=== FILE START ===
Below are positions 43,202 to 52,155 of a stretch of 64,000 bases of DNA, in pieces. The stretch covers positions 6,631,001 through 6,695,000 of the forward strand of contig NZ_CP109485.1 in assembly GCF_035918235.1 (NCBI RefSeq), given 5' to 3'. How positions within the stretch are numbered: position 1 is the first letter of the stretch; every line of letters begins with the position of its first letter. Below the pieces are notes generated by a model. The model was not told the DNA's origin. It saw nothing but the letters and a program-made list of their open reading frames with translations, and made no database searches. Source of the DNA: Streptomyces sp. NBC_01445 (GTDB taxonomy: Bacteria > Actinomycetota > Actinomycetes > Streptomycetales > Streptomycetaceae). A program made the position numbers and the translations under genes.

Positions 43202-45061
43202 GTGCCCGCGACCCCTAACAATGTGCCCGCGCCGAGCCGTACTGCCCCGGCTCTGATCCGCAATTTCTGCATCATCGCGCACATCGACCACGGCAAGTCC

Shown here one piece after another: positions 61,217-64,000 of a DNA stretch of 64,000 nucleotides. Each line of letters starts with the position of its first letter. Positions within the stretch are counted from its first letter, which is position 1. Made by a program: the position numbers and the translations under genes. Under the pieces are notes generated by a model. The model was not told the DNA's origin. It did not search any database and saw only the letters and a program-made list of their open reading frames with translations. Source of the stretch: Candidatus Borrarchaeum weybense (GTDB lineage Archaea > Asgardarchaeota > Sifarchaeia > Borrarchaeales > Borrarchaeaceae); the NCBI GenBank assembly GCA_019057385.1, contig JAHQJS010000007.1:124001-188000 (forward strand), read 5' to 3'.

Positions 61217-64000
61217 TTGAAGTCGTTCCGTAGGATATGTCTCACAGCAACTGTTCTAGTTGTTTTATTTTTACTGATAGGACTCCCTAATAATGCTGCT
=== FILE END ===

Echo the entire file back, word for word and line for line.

Below are positions 43,202 to 52,155 of a stretch of 64,000 bases of DNA, in pieces. The stretch covers positions 6,631,001 through 6,695,000 of the forward strand of contig NZ_CP109485.1 in assembly GCF_035918235.1 (NCBI RefSeq), given 5' to 3'. How positions within the stretch are numbered: position 1 is the first letter of the stretch; every line of letters begins with the position of its first letter. Below the pieces are notes generated by a model. The model was not told the DNA's origin. It saw nothing but the letters and a program-made list of their open reading frames with translations, and made no database searches. Source of the DNA: Streptomyces sp. NBC_01445 (GTDB taxonomy: Bacteria > Actinomycetota > Actinomycetes > Streptomycetales > Streptomycetaceae). A program made the position numbers and the translations under genes.

Positions 43202-45061
43202 GTGCCCGCGACCCCTAACAATGTGCCCGCGCCGAGCCGTACTGCCCCGGCTCTGATCCGCAATTTCTGCATCATCGCGCACATCGACCACGGCAAGTCC

Shown here one piece after another: positions 61,217-64,000 of a DNA stretch of 64,000 nucleotides. Each line of letters starts with the position of its first letter. Positions within the stretch are counted from its first letter, which is position 1. Made by a program: the position numbers and the translations under genes. Under the pieces are notes generated by a model. The model was not told the DNA's origin. It did not search any database and saw only the letters and a program-made list of their open reading frames with translations. Source of the stretch: Candidatus Borrarchaeum weybense (GTDB lineage Archaea > Asgardarchaeota > Sifarchaeia > Borrarchaeales > Borrarchaeaceae); the NCBI GenBank assembly GCA_019057385.1, contig JAHQJS010000007.1:124001-188000 (forward strand), read 5' to 3'.

Positions 61217-64000
61217 TTGAAGTCGTTCCGTAGGATATGTCTCACAGCAACTGTTCTAGTTGTTTTATTTTTACTGATAGGACTCCCTAATAATGCTGCT